Justifying the murder and abuse of women

Conrad and I stand accused of “cutural snobbery” in a post everyone should read, regarding Conrad’s account and my reaction to the sickening story of a Palestinian woman murdering her own daughter because the daughter refused to commit suicide after her brothers raped and impregnated her.

This post lives up to all my worst fears: that there are people out there, obviously well educated and bright, who can rationalize barbarism and excuse the most sickening crimes under the mantra, “It’s a cultural thing.”

While I personally grieve at the death of the child, I believe that the mother is equally a victim of social conventions and beliefs. Richard calls this ‘hard-wired irrationalism’ here; but what is rationality to begin with? It would probably — but I make no assumptions/presumptions here — have been entirely rational in the mind of the mother to have killed the daughter, in order to, as the article mentions, protect the rest of her family.

He then looks at the factors justifying what the mother did: if she had not murdered her own daughter, perhaps the religious community would have reacted with violence to the family. Perhaps, in her mind, she would have been disgraced in the eyes of God. And, of course, these beliefs were inculcated in the mother and the family as Truths, passed down from generations to generations (a point I make in my own post).

Therefore, the writer concludes, Conrad and I are guilty of “the crime of demeaning other cultures and societies by virtue of one’s own ignorance, and self-righteous bloody enthusiasm.”

Yikes. Where to begin?

It’s getting late, so I’ll try to be succinct. Let’s look at the argument of inculcation, that in their culture there was nothing wrong with what the mother did, and to her it was actually quite appropriate. That was what she was taught.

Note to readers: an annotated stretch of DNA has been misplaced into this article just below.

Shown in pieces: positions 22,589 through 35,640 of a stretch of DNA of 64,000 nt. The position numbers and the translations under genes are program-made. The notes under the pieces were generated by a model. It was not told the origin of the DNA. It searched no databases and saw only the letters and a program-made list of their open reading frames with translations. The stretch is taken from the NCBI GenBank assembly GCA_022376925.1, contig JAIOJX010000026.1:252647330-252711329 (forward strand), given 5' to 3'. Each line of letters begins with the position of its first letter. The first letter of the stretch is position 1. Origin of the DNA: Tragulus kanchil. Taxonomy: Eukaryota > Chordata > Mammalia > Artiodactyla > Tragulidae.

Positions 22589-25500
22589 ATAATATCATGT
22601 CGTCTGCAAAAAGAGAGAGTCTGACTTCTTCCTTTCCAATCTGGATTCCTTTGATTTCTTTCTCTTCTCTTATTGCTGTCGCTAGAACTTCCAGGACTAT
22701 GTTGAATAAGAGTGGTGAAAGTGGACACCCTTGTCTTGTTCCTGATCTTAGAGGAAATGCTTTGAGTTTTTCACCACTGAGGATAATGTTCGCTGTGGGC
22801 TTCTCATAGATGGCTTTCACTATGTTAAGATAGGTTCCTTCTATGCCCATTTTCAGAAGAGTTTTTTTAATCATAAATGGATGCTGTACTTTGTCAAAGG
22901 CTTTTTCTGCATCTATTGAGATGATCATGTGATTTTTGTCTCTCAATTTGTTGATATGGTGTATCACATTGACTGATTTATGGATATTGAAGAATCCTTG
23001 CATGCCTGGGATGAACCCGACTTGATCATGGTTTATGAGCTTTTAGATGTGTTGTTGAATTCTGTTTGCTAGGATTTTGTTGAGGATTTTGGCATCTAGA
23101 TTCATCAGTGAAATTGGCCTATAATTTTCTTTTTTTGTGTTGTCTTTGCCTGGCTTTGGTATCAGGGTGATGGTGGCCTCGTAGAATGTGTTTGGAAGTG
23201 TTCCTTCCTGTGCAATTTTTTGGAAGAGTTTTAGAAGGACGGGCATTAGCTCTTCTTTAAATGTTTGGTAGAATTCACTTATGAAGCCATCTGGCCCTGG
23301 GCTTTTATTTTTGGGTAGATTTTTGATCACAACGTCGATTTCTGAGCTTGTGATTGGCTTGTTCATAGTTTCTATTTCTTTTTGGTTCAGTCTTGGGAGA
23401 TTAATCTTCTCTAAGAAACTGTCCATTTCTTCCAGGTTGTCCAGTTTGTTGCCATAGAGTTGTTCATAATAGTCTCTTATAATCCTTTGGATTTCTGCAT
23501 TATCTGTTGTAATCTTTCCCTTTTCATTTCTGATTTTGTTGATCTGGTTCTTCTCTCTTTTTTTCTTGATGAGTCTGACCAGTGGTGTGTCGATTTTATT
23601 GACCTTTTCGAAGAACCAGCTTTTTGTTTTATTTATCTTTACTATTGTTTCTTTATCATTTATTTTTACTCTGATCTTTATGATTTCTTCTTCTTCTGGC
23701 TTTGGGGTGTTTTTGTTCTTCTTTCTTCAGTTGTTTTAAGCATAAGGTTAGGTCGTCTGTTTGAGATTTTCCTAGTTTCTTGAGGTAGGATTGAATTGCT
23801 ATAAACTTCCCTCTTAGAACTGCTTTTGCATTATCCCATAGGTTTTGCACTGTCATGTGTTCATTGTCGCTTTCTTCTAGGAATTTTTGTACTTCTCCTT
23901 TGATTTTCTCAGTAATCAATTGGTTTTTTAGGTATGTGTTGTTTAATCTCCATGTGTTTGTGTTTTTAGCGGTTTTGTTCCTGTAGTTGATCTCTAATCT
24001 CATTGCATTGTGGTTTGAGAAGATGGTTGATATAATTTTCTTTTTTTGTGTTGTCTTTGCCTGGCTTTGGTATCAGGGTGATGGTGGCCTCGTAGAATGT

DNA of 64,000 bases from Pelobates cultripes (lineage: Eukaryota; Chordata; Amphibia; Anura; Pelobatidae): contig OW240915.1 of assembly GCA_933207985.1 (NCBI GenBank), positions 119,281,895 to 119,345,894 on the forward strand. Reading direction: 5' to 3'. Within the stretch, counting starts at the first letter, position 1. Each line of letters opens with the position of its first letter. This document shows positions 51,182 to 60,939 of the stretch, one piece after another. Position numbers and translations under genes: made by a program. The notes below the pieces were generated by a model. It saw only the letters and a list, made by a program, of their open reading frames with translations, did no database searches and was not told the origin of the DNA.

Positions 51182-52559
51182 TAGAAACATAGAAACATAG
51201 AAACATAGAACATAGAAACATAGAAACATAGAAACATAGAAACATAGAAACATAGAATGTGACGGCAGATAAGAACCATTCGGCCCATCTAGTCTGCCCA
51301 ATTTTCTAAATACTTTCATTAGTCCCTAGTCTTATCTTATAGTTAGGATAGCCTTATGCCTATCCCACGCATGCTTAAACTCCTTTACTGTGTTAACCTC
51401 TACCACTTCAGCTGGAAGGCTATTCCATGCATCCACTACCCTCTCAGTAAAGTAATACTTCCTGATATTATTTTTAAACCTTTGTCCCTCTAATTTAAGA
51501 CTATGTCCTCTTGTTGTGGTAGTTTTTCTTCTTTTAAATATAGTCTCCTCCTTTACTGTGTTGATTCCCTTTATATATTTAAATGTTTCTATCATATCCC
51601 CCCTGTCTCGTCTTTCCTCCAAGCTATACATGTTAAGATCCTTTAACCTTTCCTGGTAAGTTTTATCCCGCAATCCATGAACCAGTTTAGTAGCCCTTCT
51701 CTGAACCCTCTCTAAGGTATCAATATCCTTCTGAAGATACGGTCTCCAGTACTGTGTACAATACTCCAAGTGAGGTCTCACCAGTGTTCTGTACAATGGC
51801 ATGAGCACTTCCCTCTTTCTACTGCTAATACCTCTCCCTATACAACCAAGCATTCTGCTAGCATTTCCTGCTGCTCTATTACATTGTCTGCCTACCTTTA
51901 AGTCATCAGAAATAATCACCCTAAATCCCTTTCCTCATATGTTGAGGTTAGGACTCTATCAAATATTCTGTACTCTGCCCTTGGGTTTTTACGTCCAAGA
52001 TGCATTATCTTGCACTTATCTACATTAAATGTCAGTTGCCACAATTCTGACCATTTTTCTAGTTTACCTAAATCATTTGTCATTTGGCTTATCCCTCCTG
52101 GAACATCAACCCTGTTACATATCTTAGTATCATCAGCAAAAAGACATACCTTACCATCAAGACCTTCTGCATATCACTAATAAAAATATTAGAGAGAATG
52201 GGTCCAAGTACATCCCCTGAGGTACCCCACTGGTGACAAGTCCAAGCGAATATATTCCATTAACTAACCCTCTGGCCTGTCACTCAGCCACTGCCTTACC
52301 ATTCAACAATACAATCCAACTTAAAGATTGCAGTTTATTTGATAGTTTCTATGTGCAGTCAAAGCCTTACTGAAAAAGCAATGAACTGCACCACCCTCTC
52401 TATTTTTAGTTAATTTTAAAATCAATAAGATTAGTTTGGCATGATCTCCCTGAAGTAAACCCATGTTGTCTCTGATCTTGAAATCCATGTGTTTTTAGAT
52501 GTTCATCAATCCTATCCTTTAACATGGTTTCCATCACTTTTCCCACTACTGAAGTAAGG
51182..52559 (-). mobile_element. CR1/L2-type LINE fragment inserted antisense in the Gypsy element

So do we just shrug and say, “Oh, I see; it was something she was taught as part of her culture” and then let it go? I say no. Let’s look at another example of inculcation. For generations in the South, it was okay to lynch “niggers” and treat them as half-citizens or worse. It was okay; gramma taught us they are like animals and if you don’t hold them in line, who knows what they’ll do? It truly was a cultural phenomenon dating back centuries.

So what? It was still evil. By making a lot of noise about it, by passing and enforcing laws against it, by putting it under the spotlight, the problem has improved from one generation to the next. Yeah, big problems still linger, but only the most demented racists believe today that it’s fine and dandy to lynch innocent black people.

Much of the space in this blog is used to criticize the Chinese government. Its actions, too, are steeped in cultural tradition. That doesn’t make them right and it certainly doesn’t mean that they are above criticism. As I said in the original post, evil is evil, and most of us know it. Many in China know that what the government is doing is wrong, and they risk going to jail every day to let people know about it.